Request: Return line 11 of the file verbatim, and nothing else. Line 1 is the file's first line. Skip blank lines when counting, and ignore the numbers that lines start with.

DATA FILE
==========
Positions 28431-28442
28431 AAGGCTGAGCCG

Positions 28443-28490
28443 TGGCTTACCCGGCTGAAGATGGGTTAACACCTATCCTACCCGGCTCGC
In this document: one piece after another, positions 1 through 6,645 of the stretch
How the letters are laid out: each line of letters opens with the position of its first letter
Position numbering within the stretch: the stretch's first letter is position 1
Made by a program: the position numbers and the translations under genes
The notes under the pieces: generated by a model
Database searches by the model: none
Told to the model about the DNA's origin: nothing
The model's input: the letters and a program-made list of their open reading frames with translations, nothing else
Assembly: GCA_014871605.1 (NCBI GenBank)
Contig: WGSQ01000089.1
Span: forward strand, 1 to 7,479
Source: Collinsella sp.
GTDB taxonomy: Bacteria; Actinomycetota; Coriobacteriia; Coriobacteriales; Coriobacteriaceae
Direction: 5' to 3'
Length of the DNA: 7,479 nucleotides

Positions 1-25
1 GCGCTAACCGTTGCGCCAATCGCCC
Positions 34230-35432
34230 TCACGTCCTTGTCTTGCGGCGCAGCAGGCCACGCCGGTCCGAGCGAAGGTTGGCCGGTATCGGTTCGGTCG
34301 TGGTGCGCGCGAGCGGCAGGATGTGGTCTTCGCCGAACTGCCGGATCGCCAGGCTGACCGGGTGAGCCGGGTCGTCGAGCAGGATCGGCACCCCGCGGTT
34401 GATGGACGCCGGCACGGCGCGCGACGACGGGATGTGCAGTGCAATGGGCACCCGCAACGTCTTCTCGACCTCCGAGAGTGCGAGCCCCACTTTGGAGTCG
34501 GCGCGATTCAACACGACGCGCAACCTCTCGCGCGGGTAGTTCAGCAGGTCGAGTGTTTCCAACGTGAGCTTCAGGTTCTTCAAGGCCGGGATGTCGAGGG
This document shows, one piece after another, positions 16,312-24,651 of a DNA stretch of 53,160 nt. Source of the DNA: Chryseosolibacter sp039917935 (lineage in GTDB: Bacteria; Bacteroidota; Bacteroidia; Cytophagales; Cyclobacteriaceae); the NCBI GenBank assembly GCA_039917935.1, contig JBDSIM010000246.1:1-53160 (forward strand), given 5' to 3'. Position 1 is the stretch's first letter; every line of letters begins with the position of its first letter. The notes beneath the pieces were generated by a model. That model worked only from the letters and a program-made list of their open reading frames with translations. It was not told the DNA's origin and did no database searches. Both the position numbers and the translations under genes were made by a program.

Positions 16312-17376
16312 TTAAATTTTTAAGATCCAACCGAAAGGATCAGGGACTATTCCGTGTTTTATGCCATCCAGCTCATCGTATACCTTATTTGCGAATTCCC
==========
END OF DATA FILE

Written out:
Told to the model about the DNA's origin: nothing